Friday, June 05, 2009
Setting the Price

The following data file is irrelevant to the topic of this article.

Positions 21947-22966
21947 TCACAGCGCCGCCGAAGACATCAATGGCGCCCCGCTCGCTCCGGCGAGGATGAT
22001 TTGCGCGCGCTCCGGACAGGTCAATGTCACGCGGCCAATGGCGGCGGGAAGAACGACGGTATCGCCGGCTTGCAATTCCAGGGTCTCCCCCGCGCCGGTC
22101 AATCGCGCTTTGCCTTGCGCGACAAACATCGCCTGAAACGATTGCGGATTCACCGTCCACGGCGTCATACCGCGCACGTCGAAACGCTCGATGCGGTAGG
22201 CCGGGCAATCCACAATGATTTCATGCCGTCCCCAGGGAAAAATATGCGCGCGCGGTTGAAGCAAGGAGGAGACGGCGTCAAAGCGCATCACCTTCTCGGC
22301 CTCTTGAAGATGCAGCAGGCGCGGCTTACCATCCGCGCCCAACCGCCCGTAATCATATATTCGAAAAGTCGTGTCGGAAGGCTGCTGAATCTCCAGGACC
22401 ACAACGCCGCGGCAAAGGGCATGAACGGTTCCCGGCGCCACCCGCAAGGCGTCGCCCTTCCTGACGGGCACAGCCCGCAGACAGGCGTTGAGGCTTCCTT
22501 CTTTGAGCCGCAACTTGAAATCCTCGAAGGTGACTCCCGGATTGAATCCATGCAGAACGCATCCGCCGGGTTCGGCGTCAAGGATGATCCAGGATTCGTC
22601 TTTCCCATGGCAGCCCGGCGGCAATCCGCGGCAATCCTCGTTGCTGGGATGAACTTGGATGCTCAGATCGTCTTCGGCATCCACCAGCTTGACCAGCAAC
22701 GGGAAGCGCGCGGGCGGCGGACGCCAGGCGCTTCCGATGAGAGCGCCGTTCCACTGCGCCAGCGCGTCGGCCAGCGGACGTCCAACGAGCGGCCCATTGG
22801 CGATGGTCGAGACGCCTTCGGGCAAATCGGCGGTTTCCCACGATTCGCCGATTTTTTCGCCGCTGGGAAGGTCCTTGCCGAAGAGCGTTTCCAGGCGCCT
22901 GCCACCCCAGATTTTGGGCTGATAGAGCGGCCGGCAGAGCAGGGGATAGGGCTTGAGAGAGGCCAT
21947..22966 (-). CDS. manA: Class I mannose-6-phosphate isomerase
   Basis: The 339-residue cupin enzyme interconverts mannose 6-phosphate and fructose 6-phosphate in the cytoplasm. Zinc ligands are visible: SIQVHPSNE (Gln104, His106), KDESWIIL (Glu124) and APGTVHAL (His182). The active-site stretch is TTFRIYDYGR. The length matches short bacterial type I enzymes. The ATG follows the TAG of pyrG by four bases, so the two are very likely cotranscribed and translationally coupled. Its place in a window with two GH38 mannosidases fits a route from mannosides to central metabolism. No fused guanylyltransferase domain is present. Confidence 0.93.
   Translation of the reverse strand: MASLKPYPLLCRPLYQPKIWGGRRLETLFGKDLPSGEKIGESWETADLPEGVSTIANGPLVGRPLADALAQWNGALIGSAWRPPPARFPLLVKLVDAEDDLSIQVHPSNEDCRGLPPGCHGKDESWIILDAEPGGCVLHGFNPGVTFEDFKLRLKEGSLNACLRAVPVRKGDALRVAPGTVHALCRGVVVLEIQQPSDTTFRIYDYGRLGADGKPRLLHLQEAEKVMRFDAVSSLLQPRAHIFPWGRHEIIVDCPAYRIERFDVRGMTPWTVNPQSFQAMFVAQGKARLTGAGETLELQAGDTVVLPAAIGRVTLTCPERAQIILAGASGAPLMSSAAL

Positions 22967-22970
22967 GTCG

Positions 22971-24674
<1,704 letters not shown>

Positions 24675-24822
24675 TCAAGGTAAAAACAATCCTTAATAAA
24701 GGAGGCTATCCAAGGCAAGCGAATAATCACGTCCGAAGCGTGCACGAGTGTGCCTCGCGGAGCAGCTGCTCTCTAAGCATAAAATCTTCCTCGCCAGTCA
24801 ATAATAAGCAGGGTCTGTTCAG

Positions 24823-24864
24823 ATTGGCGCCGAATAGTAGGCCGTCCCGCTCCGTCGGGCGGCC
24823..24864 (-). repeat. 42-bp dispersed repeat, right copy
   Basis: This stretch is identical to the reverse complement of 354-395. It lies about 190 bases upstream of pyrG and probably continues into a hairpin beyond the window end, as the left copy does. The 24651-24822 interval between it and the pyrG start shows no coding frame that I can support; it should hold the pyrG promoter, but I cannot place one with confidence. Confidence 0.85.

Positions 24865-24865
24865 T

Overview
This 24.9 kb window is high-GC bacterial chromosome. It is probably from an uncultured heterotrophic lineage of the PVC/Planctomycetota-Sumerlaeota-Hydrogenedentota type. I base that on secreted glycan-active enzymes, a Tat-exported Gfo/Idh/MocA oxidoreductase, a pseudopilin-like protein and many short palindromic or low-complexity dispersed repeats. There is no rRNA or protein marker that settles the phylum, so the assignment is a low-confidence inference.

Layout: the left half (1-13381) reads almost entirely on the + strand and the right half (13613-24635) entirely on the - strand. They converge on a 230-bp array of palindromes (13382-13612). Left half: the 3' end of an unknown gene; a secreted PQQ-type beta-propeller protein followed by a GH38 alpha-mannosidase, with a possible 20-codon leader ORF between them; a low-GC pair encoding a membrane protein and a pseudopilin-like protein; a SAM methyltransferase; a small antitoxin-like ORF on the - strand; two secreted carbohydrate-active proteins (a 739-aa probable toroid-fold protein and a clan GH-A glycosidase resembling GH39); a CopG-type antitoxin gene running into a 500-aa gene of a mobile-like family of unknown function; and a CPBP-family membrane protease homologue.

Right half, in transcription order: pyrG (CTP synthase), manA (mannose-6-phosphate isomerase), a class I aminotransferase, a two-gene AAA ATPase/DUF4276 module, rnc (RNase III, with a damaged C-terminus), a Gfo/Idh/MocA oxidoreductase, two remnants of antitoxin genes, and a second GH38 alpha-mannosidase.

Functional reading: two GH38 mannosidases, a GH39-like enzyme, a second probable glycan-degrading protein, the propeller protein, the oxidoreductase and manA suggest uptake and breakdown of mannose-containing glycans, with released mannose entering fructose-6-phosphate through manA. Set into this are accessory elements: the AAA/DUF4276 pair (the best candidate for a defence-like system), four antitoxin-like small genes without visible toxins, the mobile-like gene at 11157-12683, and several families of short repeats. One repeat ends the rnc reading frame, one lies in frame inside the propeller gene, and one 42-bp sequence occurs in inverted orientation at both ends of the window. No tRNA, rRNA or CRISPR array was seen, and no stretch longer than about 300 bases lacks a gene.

A bleg: In my sideline as music publisher, we're having some serious discussions about the price of sheet music. We're not exactly operating in a perfectly balanced supply and demand environment, and there are real costs in materials and time in handling individually printed and shipped orders of sheet music (often with some unusual formating issues), so the calculation is far from easy. For my own music, and the music of some others at Material Press, I'm usually happy to give away electronic copies of scores (knowing that, if all is reported correctly, I'll earn money from performance licenses), but sell paper scores to libraries or others who don't like to roll their own. But setting the price for those paper copies is tricky, particularly (a) when a single piece has a relatively modest — by page count — size, or (b) when text or graphic scores are involved, or (c) the score is published on demand. Peters gets 5.95US$ for a copy of 4'33", perhaps two photocopied pages in a folder. Peer Southern sells Thomson's Piano Sonata No. 3 — 6 pages of engraved music in a folder — for five bucks. Anthologies of smaller works by either of these composers, in an engraved and staple-bound format, range from 5 to 25 dollars. What would you be willing to pay for a single page of instructions for a piece of music? For a piece 5, 10, or 30 pages long? How about a cd of recorded sound required for performance of a work?